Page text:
Rating (out of 5): 2 stars
Ed. note: This review does contain spoilers, but they are hidden with white text. You will need to highlight the page to read any spoiler content.
Jocelyn Levi is a government agent visiting the Rocky Mountains investigating cult activity. Instead she discovers vampires exist, and she’s destined to be the eternal mate to the one she met just hours ago.
Blood Destiny features two types of vampires, spawned from brothers. One line have souls, but still drink blood and work to balance light and dark. The other line are soulless and murder ruthlessly. Both sides are subject to a Blood Curse. As part of it, each “good” vampire is destined for one human woman in his lifetime. If she does not accept him, his life will be forfeit. This just happened to Nathaniel’s brother. They buried him the day he met Jocelyn, his destiny.
He needs to convince this woman, who he has just met, that they’re soulmates. And that she needs to accept him, love him (oh, and have his kids) in the next 30 days. For his part, Nathaniel seems to understand how insane it is to ask so much of Jocelyn. He wouldn’t force her, but he will do his damnedest to connect with her. The gods have destined them to be together, so he knows once she gives him a chance it’ll work.
Unfortunately, there are added complications with the soulless vampires killing his kind, werewolves arriving to hunt all vampires (and seek to claim Jocelyn, to boot) and the drama of a family of vampires. Nathaniel and Jocelyn’s relationship is reluctant, but definitely unique.
It took me a bit to decide which way to go on this review. Tessa Dawn can write. I like that she crafted a unique vampire mythology. And, I got wrapped up in the main plotline of the story. So, what is my problem? Well, I have two, actually.
First, I’m not one to place boundaries on where fiction can go. If a character’s history or development requires painful, traumatic experiences, I get that. Blood Destiny includes one fairly detailed rape scene and a second attempted rape featuring other characters. Neither are used for titillation, but I’m not sure one was necessary and both could have been done “off camera.” I don’t need the what-goes-where details, especially without the emotional ties that go with it.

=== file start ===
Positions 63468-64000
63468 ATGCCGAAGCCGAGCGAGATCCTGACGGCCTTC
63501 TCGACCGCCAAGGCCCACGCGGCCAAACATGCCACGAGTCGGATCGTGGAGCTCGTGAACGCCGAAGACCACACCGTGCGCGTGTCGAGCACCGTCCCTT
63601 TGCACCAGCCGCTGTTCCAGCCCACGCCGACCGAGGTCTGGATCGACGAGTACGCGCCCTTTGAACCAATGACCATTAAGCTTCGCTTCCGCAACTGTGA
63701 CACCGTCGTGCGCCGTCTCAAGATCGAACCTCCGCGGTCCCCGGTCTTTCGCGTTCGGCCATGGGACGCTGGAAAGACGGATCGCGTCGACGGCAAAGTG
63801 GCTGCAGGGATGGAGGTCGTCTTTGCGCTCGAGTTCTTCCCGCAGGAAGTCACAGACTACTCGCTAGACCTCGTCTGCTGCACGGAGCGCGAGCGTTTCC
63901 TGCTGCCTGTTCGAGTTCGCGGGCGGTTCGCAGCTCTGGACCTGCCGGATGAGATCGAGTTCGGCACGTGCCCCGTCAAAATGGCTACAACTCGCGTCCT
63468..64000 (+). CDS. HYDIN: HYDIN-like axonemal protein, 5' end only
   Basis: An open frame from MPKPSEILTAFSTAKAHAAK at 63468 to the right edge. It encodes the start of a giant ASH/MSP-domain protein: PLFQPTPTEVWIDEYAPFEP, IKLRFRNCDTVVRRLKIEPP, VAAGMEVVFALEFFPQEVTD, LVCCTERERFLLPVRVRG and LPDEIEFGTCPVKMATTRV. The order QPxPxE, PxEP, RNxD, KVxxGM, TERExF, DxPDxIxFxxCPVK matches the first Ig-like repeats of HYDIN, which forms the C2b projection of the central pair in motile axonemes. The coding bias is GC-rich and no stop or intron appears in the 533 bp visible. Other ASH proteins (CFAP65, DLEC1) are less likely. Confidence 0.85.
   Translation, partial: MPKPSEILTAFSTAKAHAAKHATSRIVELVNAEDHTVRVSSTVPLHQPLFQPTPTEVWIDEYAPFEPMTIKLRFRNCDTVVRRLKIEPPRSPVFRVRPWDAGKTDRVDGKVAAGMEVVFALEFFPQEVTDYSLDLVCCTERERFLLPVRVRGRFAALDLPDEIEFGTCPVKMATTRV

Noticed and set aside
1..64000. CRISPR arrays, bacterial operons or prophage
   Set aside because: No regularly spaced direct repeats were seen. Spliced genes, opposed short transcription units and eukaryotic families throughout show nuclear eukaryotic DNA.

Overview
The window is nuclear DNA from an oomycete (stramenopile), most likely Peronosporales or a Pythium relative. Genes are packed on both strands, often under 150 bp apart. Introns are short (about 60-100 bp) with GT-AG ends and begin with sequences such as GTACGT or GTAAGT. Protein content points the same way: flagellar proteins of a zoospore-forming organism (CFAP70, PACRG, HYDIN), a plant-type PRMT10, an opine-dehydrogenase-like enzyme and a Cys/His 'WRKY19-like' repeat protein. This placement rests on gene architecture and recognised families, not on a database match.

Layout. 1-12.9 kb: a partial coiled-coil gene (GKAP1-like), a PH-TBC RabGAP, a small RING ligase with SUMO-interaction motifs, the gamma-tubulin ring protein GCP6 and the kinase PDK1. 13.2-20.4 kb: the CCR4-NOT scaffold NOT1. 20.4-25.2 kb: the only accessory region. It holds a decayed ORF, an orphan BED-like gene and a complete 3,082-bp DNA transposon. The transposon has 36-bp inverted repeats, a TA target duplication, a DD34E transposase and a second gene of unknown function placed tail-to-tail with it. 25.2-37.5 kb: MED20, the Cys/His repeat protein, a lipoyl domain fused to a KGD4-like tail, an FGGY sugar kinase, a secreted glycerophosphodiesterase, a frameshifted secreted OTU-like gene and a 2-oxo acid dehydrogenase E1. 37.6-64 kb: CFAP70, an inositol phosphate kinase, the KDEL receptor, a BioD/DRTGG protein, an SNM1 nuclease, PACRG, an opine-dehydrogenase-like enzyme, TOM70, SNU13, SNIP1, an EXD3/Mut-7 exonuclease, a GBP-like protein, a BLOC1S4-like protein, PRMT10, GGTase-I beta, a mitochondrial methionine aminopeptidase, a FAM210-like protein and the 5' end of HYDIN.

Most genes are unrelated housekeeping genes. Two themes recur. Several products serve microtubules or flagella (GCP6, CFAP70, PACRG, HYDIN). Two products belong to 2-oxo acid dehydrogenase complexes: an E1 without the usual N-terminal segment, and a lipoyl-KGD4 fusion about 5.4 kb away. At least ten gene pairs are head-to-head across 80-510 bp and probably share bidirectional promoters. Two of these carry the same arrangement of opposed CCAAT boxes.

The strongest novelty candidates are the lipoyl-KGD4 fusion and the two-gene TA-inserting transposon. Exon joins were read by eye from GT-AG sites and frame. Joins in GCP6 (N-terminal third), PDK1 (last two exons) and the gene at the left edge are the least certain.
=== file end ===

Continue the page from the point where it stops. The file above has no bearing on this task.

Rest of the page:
My second beef is the big one, and it’s going to require some spoiler-action because it’s about an overall character development. It’s written in white text, so highlight the blank space on the page if you want to read the spoiler content. The big part of the Blood Curse mythology that the novel is pegged surrounds the light or good vampires to bond, mate and have children with their destined human woman within 30 days following the blood moon. There is no question as to who their mate is — she’ll have their celestial sign marked on her wrist, etc. Provided all goes to plan, she’ll fall in love, agree to be the vampire’s one and only forever, be converted to a vampire, get pregnant and bear twins. One of those twins will be light (good) and the other dark (bad/soulless). Immediately thereafter, they are required to sacrifice the dark twin to appease the gods. He’ll just disappear, but they must hand the child off. When told this, no one in the story seems to think sacrificing a child is a big deal. Being destined and expected to be with this one guy bothers Jocelyn, but even when she’s pregnant and her twin boys are kicking in her womb she’s not freaking about the fact they’re going to essentially kill her child. I kept hoping that she’d be special and they’d let her keep both boys.
She does have the maternal “I need to keep him” moment right after his birth, but then the baby is passed off and she decides the innocent child must have messed with her mind. I don’t believe any woman could so readily accept the sacrifice of her child. You die for them. You put up a fight. And the fact that no one in the novel even really considers it as an odd or, you know, horrendous act killed the character development for me.
The overall concept of Blood Destiny is certainly intriguing and the prose well-crafted, the over-indulgence in sexual violence and oversight of character reaction to a major event took away from real enjoyment of the novel. This is one where if I were an editor, I would have cut back on a few scenes and had Dawn take a hard look at the characters’ reactions to all the Blood Curse mythology elements. With hard edits, the premise could have lead to something strong that wouldn’t leave readers feeling a bit itchy. As it is, I can’t suggest others pick it up.
Sexual content: Sex, rape (graphic, but is not for titillation) …definitely only for adults (see notes in actual review)
Readers: I definitely welcome your feedback on this one. In regards to rape in fiction, I highly suggest reading Paul Goat Allen’s great post “Rape in Fantasy Fiction: A Narrative Necessity, A Thematic Taboo or Just Plain Bad Taste?”